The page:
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Adv Exp Med Biol. 2016;854:371-7. doi: 10.1007/978-3-319-17121-0_49.

Cell Cycle Proteins and Retinal Degeneration: Evidences of New Potential Therapeutic Targets.

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Unit of Gene Therapy and Stem Cell Biology, Department of Ophthalmology, University of Lausanne, 15, av. De France, 1004, Lausanne, Switzerland.


During different forms of neurodegenerative diseases, including the retinal degeneration, several cell cycle proteins are expressed in the dying neurons from Drosophila to human revealing that these proteins are a hallmark of neuronal degeneration. This is true for animal models of Alzheimer's, and Parkinson's diseases, Amyotrophic Lateral Sclerosis and for Retinitis Pigmentosa as well as for acute injuries such as stroke and light damage. Longitudinal investigation and loss-of-function studies attest that cell cycle proteins participate to the process of cell death although with different impacts, depending on the disease. In the retina, inhibition of cell cycle protein action can result to massive protection. Nonetheless, the dissection of the molecular mechanisms of neuronal cell death is necessary to develop adapted therapeutic tools to efficiently protect photoreceptors as well as other neuron types.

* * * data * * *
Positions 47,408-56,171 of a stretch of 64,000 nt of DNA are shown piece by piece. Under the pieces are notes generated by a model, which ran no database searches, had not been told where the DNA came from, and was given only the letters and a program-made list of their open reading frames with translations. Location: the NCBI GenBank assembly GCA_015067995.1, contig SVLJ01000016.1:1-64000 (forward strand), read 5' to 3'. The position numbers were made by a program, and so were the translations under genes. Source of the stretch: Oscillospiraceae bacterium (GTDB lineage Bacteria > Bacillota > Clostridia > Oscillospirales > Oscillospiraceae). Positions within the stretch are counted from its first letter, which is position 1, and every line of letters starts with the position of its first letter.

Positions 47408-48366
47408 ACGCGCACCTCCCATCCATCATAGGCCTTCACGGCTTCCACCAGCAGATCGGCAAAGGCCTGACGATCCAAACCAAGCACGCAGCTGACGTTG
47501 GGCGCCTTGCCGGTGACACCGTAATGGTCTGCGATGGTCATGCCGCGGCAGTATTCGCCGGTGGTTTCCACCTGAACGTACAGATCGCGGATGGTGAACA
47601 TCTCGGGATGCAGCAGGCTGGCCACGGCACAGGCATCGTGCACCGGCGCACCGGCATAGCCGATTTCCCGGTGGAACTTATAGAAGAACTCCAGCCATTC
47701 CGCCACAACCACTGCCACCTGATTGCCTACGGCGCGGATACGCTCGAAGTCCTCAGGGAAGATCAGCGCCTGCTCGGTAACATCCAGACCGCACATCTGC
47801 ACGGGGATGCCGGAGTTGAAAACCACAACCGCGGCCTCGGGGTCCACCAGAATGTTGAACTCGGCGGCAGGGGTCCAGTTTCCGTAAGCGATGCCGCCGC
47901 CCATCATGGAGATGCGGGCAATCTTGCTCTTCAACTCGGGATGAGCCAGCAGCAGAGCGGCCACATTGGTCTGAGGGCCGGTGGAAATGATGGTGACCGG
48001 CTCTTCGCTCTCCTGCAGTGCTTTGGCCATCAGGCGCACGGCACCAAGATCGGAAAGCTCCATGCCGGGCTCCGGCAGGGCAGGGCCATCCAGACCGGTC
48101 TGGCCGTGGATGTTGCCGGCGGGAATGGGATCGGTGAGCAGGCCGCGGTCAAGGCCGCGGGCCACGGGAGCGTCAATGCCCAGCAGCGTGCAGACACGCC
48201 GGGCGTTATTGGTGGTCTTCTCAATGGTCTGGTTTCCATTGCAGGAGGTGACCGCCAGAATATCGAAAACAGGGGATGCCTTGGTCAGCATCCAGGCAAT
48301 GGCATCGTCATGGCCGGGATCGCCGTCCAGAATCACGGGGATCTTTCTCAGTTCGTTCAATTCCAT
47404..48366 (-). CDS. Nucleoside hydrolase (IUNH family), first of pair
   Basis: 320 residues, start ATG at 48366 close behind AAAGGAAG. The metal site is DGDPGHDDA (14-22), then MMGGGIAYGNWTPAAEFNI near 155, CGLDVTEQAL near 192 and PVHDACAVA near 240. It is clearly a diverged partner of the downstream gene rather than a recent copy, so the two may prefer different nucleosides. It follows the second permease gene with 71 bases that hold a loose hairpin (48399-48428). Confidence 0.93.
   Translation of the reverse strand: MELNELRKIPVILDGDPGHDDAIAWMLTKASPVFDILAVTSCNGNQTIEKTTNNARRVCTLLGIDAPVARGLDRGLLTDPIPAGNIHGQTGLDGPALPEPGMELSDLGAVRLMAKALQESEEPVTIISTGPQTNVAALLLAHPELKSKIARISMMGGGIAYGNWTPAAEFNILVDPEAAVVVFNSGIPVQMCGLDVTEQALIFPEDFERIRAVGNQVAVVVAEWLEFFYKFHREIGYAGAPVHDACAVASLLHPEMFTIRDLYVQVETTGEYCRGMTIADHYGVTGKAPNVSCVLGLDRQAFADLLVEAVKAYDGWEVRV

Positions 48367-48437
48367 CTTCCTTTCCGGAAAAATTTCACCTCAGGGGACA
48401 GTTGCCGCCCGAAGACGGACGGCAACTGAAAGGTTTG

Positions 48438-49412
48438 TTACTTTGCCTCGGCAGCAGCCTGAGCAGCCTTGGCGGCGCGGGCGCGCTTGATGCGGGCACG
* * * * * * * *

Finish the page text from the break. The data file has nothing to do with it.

Alzheimer’s disease; BMI1; CDK4; CDK5; Cell cycle; Neuroprotection; Parkinson’s disease; Retinal degeneration; Stroke

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